A 73-year-old white female presented complaining of dry, scratchy eyes. These symptoms, which were worse in her right eye than her left, had been bothering her for six months.

Her ocular history was remarkable for primary open-angle glaucoma O.U.
Her systemic history was remarkable for diabetes, hypertension and osteoarthritis, for which she used appropriate systemic medications.

Diagnostic Data

Her best-corrected acuity was 20/30 O.D. and 20/25 O.S. Pupils were equal and round, with no evidence of afferent pupillary defect. Extraocular muscle movements were full and unrestricted. Slit lamp examination revealed diffuse punctate keratitis that was greater O.D. than O.S. Intraocular pressure measured 16mm Hg O.D. and 15mm Hg O.S.

Dilated fundus examination revealed notching of the inferior temporal rim with a corresponding area of nerve fiber layer dropout in both eyes.
The photograph below shows the pertinent external examination findings.

A 73-year-old white female patient presented with complaints of dry, scratchy eyes.


Your Diagnosis

How would you approach this case? Does this patient require additional tests? What is your diagnosis? How would you manage this patient? What is the likely prognosis?


Thanks to Dr. Steven Shehan, O.D., of Lancaster, Pa., for contributing this case.



The patient in this issue has ectropion of the right lower lid. Given the risk of severe keratopathy, symblepharon formation and scarring, we referred her to an oculoplastic surgeon for a routine surgical repair, which was completed without complication.   

The outward turning of the lid margin typically occurs in the lower lid but can also occur in the upper lid.1 Ectropion is more common in patients of non-Asian decent.1 It can occur in patients of all ages and needs to be distinguished from eyelid retraction.1

There are several possible forms of ectropion:

Involutional ectropion, which is the most common form of ectropion.1,2 It affects the lower lids only and is secondary to changes in lid anatomy due to aging.1,2 The anatomical changes include disinsertion of the lower lid retractors, laxity of the medial and lateral canthal tendons, and atrophy of the orbicularis muscle.1 One study found no difference in muscle fiber type in histological sections of patients with involutional ectropion vs. normal patients.3 Onset is gradual, and the first sign is typically punctal eversion.2 This causes the patient to complain of epiphora, which occurs when tears cannot reach the lower puncta. As the ectropion progresses, the long-term exposure and inflammation of the palpebral conjunctiva causes thickening of the tarsus, leading to worsening of the ectropion, lagophthalmos, exposure keratopathy and ultimately corneal ulceration.2         

Congenital ectropion, which is due to a shortage of skin in the eyelids.1,2 This form of ectropion is most commonly associated with Down syndrome, but is also seen in blepharophimosis syndrome, or it can be idiopathic.1,2 Both upper and lower eyelids can be affectedboth lids in Down syndrome and mainly lower lids in blepharophimosis syndrome and idiopathic cases.1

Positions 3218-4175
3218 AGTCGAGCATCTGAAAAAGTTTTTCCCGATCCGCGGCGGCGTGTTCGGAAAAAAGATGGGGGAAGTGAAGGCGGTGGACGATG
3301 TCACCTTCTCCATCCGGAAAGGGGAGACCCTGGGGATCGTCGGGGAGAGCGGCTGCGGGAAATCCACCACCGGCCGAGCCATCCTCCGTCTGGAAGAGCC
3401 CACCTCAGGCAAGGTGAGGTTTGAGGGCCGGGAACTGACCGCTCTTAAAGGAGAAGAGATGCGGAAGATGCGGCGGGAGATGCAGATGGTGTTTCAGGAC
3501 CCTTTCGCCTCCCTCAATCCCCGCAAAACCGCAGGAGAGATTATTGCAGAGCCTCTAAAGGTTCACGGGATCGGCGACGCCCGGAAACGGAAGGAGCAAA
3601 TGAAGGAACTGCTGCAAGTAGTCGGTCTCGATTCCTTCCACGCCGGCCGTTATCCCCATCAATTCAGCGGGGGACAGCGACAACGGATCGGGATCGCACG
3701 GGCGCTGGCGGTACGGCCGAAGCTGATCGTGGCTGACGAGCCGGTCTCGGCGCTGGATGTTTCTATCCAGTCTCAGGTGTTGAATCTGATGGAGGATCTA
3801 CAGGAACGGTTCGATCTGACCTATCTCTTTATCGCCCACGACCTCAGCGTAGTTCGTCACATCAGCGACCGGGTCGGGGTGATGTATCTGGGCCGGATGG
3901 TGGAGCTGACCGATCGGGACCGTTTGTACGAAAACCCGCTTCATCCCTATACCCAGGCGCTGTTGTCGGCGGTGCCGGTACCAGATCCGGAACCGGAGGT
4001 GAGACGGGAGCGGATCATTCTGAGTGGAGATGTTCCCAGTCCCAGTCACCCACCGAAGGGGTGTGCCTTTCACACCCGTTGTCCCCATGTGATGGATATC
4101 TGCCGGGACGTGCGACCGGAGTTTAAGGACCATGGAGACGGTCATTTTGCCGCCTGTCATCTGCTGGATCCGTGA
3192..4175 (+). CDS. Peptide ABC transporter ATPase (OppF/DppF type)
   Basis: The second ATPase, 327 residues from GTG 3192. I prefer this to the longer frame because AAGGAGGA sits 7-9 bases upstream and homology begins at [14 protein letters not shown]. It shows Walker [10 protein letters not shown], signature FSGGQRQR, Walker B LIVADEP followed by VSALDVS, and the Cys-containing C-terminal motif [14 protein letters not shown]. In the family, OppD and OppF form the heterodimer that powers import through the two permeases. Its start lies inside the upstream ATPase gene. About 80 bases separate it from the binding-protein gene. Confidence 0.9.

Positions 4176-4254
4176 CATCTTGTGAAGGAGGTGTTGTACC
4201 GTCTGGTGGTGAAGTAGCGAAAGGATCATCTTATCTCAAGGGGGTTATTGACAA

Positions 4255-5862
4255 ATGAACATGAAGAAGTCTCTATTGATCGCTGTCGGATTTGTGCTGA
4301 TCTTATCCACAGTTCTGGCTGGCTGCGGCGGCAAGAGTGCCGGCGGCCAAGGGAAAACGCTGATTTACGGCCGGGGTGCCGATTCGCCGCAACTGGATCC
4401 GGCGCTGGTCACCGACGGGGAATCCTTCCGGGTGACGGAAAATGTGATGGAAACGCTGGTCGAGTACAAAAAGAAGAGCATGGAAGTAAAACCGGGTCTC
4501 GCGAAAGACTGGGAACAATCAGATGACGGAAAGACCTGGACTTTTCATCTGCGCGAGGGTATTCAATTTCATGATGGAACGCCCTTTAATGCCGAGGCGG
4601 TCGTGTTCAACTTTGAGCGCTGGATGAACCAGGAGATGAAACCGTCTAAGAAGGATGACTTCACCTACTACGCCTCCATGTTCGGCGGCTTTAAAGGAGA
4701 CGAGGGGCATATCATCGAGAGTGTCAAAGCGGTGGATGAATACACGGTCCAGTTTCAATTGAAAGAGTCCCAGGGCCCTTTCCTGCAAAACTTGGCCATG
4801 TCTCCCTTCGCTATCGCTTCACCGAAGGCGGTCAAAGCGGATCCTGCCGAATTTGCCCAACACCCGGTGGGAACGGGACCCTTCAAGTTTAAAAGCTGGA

Paralytic ectropion, which results from loss of orbicularis muscle tone secondary to stroke, Bells palsy, facial nerve trauma or in association with a central nervous system neoplasm.1,2 The ectropion is usually most severe medially, due to the area of the insertion of the orbicularis muscle.2

Cicatricial ectropion, which is due to a vertical shortening of the lid skin and orbicularis muscle secondary to skin diseases, scarring from trauma, burns or surgery, or acute allergic skin reactions.1,2 Onset can be gradual or sudden depending upon the etiology.2

Mechanical ectropion, which results when a mass lesion (tumor, conjunctival cyst, edema and/or scar tissue) pulls on the lower lid, displacing it from the globe.1,2

Treatment depends upon the etiology and severity of the patients signs and symptoms. In patients with mild corneal involvement, artificial tears and careful follow-up evaluations are sufficient.1,2 Surgery is recommended in severe cases of patient discomfort or corneal involvement.1,2 Skin grafts are recommended for patients with congenital ectropion.2 For patients with involutional ectropion, surgery to repair the laxity of the lids is recommended.2

Patients with a temporary paralytic ectropion should be monitored until the facial palsy resolves. If the palsy is permanent, surgery is almost always necessary.2 Management of cicatricial and mechanical ectropion involves treating the underlying cause.2


1. Vallabhanath P, Carter SR. Ectropion and entropion. Curr Opin Ophthalmol 2000 Oct;11(5):345-51.

2. Robinson FO, Collin JR. Ectropion. In: Yanoff M, Duker JS. Ophthalmology. Philadelphia: Mosby, 1999:7.7.1-7.7.8.

3. Manners RM, Weller RO. Histochemical staining of orbicularis oculi muscle in ectropion and entropion. Eye 1994;8(Pt 3):332-5.

Vol. No: 144:04Issue: 4/15/2007